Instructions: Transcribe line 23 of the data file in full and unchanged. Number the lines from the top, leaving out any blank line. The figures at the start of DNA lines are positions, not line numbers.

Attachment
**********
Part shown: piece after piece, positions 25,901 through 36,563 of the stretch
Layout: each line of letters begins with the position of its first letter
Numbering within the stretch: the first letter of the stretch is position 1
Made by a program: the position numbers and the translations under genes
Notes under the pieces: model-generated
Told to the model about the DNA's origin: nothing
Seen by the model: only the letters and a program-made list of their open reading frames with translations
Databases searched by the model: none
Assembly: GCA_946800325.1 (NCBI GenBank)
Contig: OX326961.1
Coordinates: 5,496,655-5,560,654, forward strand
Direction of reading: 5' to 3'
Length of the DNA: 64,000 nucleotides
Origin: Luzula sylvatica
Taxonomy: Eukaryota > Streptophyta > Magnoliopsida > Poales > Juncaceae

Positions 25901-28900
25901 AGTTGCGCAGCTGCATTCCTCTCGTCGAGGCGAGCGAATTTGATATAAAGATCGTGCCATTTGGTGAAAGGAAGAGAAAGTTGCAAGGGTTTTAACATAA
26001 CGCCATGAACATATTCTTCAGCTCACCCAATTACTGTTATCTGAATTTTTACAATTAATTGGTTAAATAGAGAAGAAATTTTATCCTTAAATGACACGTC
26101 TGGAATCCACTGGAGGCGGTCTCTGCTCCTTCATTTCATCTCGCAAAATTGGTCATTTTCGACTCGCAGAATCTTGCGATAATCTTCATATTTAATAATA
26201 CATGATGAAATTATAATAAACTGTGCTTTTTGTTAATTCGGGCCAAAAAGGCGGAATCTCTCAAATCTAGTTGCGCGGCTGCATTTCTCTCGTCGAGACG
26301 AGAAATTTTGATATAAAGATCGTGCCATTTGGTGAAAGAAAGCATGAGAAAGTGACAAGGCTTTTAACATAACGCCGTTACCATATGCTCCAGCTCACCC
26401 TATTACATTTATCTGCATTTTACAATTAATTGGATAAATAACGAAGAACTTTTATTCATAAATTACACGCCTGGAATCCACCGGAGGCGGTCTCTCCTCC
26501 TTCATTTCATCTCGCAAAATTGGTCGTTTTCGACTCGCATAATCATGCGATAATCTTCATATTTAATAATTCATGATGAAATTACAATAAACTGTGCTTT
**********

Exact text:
26501 TTCATTTCATCTCGCAAAATTGGTCGTTTTCGACTCGCATAATCATGCGATAATCTTCATATTTAATAATTCATGATGAAATTACAATAAACTGTGCTTT